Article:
Explore what was happening on the war front in South Vietnam from 1966 to 1967. Learn more about what kind of war was waged in South Vietnam’s four distinct combat zones. Use the interactive features to view historical photos, films, and stories.
U.S. troops built a massive infrastructure in South Vietnam to support the war effort. Contingents from Australia, New Zealand, South Korea, Thailand, and the Philippines, as well as indigenous peoples from South Vietnam’s Central Highlands, served alongside U.S. and South Vietnamese government forces. U.S. and Allied troops faced South Vietnamese guerrilla fighters—known to Americans as Viet Cong (VC)—and North Vietnamese Army (NVA) soldiers who often entered via Laos and Cambodia. China and the Soviet Union provided logistical support and weapons to the forces opposing the United States.
Mural art by Matt Huynh. View War Front Mural >>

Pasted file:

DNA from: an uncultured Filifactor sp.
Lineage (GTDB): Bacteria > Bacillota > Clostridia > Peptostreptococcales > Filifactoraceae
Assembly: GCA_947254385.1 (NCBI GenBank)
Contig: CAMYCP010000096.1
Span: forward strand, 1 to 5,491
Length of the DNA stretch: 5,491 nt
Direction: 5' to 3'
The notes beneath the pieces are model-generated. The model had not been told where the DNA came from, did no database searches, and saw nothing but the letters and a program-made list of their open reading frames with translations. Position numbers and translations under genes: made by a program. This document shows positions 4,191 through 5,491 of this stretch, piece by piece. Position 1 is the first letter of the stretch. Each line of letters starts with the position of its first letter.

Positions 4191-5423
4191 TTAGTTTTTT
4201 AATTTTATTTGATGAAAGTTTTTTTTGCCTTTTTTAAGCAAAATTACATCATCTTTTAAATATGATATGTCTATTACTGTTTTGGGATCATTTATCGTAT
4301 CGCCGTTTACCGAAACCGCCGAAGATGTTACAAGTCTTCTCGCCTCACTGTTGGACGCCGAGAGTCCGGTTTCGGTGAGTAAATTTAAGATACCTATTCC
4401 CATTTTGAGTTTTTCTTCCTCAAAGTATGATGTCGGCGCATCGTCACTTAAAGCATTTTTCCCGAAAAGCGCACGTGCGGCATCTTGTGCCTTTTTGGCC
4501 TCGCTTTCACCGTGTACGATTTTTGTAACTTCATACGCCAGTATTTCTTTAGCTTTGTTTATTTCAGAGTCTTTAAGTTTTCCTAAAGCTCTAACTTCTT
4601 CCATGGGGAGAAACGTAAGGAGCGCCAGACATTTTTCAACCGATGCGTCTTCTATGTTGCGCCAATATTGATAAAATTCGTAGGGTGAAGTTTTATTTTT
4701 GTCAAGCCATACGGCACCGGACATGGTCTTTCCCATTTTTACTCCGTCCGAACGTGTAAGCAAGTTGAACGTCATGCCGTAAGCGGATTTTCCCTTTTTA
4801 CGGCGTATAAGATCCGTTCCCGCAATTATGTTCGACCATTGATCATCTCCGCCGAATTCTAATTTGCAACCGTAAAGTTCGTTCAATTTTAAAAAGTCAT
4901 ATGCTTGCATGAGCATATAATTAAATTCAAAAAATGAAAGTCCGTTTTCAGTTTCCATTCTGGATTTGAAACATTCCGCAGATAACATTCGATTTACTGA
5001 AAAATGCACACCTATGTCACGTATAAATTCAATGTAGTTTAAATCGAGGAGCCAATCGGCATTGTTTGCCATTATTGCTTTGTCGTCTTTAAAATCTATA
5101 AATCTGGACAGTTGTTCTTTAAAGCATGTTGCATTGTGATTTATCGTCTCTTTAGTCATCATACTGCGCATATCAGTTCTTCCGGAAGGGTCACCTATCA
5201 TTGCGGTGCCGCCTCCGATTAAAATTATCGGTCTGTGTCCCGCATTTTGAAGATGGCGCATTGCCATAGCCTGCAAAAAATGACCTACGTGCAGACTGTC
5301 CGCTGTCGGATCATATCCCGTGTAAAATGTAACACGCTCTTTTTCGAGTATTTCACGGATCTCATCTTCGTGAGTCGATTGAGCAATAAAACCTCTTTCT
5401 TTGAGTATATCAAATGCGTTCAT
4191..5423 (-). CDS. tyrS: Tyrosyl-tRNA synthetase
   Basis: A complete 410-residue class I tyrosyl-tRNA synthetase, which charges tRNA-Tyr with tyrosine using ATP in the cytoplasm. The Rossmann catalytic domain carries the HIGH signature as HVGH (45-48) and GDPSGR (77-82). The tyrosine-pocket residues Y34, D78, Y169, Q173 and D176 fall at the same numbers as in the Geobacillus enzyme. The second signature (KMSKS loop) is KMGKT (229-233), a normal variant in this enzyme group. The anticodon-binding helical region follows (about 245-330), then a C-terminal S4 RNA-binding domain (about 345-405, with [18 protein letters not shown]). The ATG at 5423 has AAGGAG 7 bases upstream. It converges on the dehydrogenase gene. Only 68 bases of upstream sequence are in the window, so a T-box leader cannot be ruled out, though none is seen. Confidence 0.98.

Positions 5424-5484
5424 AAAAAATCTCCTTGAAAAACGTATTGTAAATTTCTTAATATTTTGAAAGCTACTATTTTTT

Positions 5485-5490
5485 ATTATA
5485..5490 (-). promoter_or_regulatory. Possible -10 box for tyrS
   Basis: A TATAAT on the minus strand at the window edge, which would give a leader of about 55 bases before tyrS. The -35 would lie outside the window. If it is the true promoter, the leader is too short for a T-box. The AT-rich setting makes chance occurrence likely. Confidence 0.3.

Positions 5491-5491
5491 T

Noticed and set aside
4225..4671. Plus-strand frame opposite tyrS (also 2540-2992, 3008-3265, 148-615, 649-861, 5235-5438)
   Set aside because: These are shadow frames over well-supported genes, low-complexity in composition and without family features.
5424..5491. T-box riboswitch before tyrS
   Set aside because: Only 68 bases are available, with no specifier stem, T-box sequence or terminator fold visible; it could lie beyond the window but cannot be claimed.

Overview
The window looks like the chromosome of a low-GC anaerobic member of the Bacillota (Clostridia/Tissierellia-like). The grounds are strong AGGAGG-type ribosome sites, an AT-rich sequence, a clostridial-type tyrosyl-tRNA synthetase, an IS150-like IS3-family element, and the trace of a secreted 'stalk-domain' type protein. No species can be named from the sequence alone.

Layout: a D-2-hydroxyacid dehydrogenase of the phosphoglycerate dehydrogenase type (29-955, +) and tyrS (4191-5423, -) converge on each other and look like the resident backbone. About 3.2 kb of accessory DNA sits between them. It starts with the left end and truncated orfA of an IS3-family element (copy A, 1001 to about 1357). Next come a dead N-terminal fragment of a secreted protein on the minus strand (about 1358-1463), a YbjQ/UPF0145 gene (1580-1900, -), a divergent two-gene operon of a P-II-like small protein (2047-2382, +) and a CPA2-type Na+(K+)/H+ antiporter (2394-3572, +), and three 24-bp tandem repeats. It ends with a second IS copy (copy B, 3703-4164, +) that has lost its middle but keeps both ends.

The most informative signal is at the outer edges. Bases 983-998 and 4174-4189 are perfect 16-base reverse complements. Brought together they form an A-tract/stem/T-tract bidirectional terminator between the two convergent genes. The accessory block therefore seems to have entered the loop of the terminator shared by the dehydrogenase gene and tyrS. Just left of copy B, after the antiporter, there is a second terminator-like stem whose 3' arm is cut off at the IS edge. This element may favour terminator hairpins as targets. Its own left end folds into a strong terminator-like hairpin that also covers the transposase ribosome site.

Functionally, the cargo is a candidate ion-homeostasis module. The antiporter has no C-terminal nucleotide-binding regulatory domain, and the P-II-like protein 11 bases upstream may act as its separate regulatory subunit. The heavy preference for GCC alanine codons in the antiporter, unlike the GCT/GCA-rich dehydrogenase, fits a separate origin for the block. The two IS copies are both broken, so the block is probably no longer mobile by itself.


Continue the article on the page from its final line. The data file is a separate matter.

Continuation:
Explore how the war in Vietnam affected the home front in the United States from 1966 to 1967. Use the interactive features to view historical photos, films, and stories.
The central scene in the mural is of New York City’s Spring Mobilization March of April 1967. This huge antiwar demonstration began in Central Park and ended at the United Nations, having been joined by a feeder march from Harlem. One month later, supporters of the war countered with the Support Our Men Parade, shown in the top right of the mural. Surrounding the two large demonstrations are other scenes from the home front. You’ll see servicemen reporting for induction, surviving veterans returning home after their year-long tours of duty, and families arguing about the war. During this period, debate raged about the purpose and morality of the war, the role of dissent, the meaning of patriotism, and the responsibilities of citizenship.
Mural art by Matt Huynh. View Home Front Mural >>